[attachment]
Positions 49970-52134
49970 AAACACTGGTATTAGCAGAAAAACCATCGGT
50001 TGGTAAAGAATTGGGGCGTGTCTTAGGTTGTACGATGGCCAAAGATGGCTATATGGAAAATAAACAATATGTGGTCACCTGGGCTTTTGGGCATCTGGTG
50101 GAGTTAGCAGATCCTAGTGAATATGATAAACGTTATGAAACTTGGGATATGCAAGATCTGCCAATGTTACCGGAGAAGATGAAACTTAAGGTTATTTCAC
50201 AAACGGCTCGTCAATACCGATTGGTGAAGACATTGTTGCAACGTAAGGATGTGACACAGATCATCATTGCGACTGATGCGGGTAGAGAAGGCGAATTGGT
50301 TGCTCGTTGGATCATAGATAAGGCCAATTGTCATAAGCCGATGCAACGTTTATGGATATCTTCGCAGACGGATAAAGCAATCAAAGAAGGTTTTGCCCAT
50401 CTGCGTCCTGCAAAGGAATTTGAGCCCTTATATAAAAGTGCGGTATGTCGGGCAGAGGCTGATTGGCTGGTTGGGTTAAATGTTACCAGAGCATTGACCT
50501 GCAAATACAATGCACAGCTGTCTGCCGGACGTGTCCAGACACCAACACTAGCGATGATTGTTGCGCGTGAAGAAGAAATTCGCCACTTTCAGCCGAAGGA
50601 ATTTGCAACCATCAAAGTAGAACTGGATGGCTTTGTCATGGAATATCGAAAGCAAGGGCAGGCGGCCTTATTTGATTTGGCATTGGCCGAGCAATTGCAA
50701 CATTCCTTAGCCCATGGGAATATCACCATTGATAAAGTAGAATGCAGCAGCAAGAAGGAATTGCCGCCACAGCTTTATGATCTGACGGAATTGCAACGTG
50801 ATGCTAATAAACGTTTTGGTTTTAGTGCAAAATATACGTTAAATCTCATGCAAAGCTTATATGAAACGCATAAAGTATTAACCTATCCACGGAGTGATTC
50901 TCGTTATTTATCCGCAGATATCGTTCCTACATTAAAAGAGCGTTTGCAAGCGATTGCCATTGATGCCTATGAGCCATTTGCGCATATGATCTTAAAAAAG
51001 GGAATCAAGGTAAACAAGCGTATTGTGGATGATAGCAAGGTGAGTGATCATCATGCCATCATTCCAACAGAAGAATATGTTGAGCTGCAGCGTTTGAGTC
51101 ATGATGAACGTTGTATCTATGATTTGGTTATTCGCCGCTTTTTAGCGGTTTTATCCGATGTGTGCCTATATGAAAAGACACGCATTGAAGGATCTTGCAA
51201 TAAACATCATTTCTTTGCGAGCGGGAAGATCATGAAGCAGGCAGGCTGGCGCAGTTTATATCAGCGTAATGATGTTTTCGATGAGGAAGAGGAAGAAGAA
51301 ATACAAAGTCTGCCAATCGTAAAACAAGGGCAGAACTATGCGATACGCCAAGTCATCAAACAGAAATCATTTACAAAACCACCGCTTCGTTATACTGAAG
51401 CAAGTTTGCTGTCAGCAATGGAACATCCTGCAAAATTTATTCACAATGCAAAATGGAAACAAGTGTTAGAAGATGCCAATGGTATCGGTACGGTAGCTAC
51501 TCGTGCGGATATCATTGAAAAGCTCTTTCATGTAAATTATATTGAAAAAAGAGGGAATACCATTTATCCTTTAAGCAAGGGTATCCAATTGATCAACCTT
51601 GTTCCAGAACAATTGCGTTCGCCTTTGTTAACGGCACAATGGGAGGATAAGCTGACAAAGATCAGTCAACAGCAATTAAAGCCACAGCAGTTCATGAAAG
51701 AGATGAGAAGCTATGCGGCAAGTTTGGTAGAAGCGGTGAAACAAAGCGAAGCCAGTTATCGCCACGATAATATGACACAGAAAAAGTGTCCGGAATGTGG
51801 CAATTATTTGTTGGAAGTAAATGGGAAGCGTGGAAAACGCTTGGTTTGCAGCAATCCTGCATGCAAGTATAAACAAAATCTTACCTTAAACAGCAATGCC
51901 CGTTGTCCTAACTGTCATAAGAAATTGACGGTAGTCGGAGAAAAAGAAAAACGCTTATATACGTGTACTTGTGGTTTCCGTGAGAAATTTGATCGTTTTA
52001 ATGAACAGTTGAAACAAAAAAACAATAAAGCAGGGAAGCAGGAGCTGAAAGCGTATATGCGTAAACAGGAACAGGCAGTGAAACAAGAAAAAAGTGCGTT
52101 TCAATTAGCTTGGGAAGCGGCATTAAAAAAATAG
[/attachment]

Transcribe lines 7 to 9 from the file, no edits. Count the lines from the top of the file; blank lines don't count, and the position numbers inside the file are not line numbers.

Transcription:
50401 CTGCGTCCTGCAAAGGAATTTGAGCCCTTATATAAAAGTGCGGTATGTCGGGCAGAGGCTGATTGGCTGGTTGGGTTAAATGTTACCAGAGCATTGACCT
50501 GCAAATACAATGCACAGCTGTCTGCCGGACGTGTCCAGACACCAACACTAGCGATGATTGTTGCGCGTGAAGAAGAAATTCGCCACTTTCAGCCGAAGGA
50601 ATTTGCAACCATCAAAGTAGAACTGGATGGCTTTGTCATGGAATATCGAAAGCAAGGGCAGGCGGCCTTATTTGATTTGGCATTGGCCGAGCAATTGCAA